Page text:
For example, suppose your child has already mastered the 2s, 5s, and 10s times tables. In that case, you can remind them that they have already learned the facts 2 x 9, 9 x 2, 5 x 9, 9 x 5, 10 x 9, and 9 x 10!

As students continue learning the **9 times table**, a couple of “tricks” or patterns might help. The** 9 times table finger trick** is so cool once students get the hang of it! My fifth graders typically did better with this than my third graders because the younger students sometimes struggled with bending their fingers down the right way. However, anyone who could do it frequently used this **9 times table trick**!

Using the **9 times table finger trick**, you can solve any fact up to 10 x 9. For example, consider the expression 3 x 9. Hold up both hands with palms facing out. Starting with your pinky finger on your left hand, count three fingers. You should land on the middle finger on your left hand.

Bend that finger down so it “separates” your other fingers into two sections. On the left side of the finger that you put down, you should have 2 fingers. On the right side of the finger you put down, you should have 7 fingers. Therefore, 3 x 9 = 27.

Another example is 6 x 9. Starting with your pinky finger on your left hand, count 6 fingers. You should land on the thumb on your right hand. Bend that thumb in so you can see the 2 groups of “numbers.” On the left is 5 fingers and on the right is 4 fingers, so the answer is 54.

Again, my younger students struggled a little with this, but those who understood it thought it was neat!

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Another **9 times table trick** involves 2 different patterns in the products. Before I brought it up, a student showed me this one. I was so impressed!

As you can see in the chart below, the multiples of 9 start with a 0 (although it is “invisible”) in the tens place and then increase by one. The ones digits start with a 9 and then decrease by 1. Also, the sum of the digits for each product of 9 always equals 9!

My students enjoyed using this **9 times table trick** and often wrote it on their papers before starting to work. They would start with the invisible 0 and write 1, 2, 3, etc., all the way to 9. Then, they’d return to the top and write a 9 next to the “0,” an 8 next to the 1, a 7 next to the 2, etc.

Multiplication Fact |
Product |

9 x 1 and 1 x 9 | 9 |

9 x 2 and 2 x 9 | 18 |

9 x 3 and 3 x 9 | 27 |

9 x 4 and 4 x 9 | 36 |

9 x 5 and 5 x 9 | 45 |

9 x 6 and 6 x 9 | 54 |

9 x 7 and 7 x 9 | 63 |

9 x 8 and 8 x 9 | 72 |

9 x 9 | 81 |

9 x 10 and 10 x 9 | 90 |

Finally, flashcards are another strategy for encouraging the memorization of multiplication facts. You can create a set just for the 9s and mix sets as your child is ready.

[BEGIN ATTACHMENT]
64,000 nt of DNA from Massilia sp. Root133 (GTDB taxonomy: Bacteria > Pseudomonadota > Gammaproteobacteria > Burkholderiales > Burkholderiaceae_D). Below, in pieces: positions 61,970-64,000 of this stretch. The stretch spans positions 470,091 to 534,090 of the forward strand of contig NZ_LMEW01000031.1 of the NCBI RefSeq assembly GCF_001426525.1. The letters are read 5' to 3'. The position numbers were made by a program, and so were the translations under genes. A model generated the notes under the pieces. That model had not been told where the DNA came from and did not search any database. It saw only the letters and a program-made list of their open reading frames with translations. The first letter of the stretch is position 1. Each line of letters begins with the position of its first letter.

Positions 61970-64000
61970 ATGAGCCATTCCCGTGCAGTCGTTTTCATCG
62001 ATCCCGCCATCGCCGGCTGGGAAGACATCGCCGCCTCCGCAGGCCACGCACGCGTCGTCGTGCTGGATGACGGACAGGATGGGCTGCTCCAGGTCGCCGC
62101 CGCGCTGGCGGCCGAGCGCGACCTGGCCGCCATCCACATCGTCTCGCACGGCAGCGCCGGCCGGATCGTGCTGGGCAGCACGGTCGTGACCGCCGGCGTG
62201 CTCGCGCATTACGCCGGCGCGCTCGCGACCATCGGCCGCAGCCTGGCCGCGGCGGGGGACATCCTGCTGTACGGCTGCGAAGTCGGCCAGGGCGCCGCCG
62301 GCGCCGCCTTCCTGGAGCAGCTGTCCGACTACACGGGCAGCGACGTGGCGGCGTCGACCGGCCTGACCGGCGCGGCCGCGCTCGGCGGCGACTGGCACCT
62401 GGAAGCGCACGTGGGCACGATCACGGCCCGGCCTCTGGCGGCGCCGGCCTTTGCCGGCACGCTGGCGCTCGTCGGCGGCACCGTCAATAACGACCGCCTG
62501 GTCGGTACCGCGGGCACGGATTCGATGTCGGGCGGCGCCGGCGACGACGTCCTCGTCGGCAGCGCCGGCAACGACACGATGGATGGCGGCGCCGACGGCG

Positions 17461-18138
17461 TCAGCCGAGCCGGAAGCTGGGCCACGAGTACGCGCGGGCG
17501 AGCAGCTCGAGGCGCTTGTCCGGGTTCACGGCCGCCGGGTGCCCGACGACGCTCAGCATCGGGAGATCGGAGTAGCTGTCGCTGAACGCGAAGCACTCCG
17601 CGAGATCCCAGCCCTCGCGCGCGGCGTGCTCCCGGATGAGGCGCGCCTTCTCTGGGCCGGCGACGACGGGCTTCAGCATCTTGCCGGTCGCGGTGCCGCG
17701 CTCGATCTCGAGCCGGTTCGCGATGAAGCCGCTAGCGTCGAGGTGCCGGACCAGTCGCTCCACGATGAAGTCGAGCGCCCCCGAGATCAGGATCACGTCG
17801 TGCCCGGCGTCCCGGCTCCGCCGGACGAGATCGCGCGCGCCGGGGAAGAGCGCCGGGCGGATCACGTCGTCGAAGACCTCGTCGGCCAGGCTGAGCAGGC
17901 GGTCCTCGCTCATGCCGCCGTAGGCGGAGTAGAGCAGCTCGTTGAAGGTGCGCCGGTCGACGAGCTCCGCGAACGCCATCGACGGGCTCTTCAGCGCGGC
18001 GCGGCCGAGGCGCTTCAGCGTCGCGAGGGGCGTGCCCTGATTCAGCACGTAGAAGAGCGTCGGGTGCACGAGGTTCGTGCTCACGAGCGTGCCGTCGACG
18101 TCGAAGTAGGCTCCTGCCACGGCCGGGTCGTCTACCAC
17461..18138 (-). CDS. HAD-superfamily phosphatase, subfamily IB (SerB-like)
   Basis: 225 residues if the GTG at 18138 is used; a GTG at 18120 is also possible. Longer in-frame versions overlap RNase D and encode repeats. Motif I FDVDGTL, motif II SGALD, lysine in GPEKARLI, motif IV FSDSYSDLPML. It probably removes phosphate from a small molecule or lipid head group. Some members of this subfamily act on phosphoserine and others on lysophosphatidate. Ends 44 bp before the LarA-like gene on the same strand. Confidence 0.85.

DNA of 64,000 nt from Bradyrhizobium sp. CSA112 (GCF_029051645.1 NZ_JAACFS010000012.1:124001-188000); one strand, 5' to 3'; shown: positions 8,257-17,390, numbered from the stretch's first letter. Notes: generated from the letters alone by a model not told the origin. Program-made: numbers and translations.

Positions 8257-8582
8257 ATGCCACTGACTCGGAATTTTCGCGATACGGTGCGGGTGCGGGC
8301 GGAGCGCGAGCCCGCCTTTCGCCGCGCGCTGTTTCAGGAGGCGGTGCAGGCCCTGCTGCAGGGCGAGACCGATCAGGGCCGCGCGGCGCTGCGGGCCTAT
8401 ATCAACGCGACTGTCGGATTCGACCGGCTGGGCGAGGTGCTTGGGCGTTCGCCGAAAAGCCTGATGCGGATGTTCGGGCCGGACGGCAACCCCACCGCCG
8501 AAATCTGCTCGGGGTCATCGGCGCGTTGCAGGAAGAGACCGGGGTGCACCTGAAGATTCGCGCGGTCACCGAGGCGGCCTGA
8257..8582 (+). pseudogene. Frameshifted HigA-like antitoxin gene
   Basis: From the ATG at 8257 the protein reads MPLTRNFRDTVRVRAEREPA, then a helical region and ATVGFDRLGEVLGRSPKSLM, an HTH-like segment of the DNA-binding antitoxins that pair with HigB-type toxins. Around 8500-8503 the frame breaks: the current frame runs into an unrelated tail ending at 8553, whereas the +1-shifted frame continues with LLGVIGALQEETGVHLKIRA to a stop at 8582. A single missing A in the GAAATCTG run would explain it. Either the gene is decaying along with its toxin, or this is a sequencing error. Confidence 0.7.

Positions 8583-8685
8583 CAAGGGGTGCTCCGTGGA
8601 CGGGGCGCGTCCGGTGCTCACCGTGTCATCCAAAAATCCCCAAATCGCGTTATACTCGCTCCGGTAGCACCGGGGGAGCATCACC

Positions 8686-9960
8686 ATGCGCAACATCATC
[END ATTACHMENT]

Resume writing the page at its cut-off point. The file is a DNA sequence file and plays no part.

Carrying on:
A beneficial challenge of flashcards is since they can be put in a random order each time, students must genuinely learn each fact as a standalone answer instead of as a pattern in a series. While there are advantages to both methods of learning multiplication facts, the eventual goal is for students to become proficient in quick recall, and flashcards can help with this goal.

Ready to give it a go?

Put your knowledge to the test with these no-risk practice problems to get you ready for the classroom!

5 x 9 =

9 x 9 =

George buys 3 shirts. Each shirt costs $9. How much money did George spend in all?

**9 times table** can be challenging, but there are some tricks and tips that will make it easier for your child to learn. With lots of practice, using strategies like flash cards and patterns or tricks when needed, students can master these tricky multiplication facts!

Lesson credits

Michelle Griczika

Michelle Griczika is a seasoned educator and experienced freelance writer. Her years teaching first and fifth grades coupled with her double certification in elementary and early childhood education lend depth to her understanding of diverse learning stages. Michelle enjoys running in her free time and undertaking home projects.

Michelle Griczika

Michelle Griczika is a seasoned educator and experienced freelance writer. Her years teaching first and fifth grades coupled with her double certification in elementary and early childhood education lend depth to her understanding of diverse learning stages. Michelle enjoys running in her free time and undertaking home projects.